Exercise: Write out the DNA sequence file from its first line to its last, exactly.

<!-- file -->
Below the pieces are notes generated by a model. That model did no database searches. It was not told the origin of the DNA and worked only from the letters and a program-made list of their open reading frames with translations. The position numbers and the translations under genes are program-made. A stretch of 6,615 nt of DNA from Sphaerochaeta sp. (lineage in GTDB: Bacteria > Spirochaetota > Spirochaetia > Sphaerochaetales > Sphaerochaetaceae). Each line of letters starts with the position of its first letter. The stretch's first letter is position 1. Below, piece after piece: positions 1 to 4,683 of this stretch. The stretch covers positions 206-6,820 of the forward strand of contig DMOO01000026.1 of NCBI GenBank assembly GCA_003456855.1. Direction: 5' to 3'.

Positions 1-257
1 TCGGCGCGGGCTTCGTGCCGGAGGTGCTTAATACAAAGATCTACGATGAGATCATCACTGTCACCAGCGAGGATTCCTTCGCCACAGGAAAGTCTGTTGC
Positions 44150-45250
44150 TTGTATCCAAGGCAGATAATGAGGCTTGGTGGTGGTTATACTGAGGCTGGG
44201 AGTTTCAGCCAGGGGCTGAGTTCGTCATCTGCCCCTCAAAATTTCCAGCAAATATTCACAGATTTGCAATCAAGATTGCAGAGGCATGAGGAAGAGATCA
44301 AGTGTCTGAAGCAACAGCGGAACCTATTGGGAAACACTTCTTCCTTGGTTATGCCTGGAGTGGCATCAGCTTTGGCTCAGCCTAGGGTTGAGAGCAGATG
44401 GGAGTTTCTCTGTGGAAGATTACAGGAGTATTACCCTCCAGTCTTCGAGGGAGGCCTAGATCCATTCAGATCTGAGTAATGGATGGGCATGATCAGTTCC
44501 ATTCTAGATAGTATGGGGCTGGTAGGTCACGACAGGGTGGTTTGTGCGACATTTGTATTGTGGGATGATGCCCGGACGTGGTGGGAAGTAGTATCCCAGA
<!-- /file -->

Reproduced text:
Below the pieces are notes generated by a model. That model did no database searches. It was not told the origin of the DNA and worked only from the letters and a program-made list of their open reading frames with translations. The position numbers and the translations under genes are program-made. A stretch of 6,615 nt of DNA from Sphaerochaeta sp. (lineage in GTDB: Bacteria > Spirochaetota > Spirochaetia > Sphaerochaetales > Sphaerochaetaceae). Each line of letters starts with the position of its first letter. The stretch's first letter is position 1. Below, piece after piece: positions 1 to 4,683 of this stretch. The stretch covers positions 206-6,820 of the forward strand of contig DMOO01000026.1 of NCBI GenBank assembly GCA_003456855.1. Direction: 5' to 3'.

Positions 1-257
1 TCGGCGCGGGCTTCGTGCCGGAGGTGCTTAATACAAAGATCTACGATGAGATCATCACTGTCACCAGCGAGGATTCCTTCGCCACAGGAAAGTCTGTTGC
Positions 44150-45250
44150 TTGTATCCAAGGCAGATAATGAGGCTTGGTGGTGGTTATACTGAGGCTGGG
44201 AGTTTCAGCCAGGGGCTGAGTTCGTCATCTGCCCCTCAAAATTTCCAGCAAATATTCACAGATTTGCAATCAAGATTGCAGAGGCATGAGGAAGAGATCA
44301 AGTGTCTGAAGCAACAGCGGAACCTATTGGGAAACACTTCTTCCTTGGTTATGCCTGGAGTGGCATCAGCTTTGGCTCAGCCTAGGGTTGAGAGCAGATG
44401 GGAGTTTCTCTGTGGAAGATTACAGGAGTATTACCCTCCAGTCTTCGAGGGAGGCCTAGATCCATTCAGATCTGAGTAATGGATGGGCATGATCAGTTCC
44501 ATTCTAGATAGTATGGGGCTGGTAGGTCACGACAGGGTGGTTTGTGCGACATTTGTATTGTGGGATGATGCCCGGACGTGGTGGGAAGTAGTATCCCAGA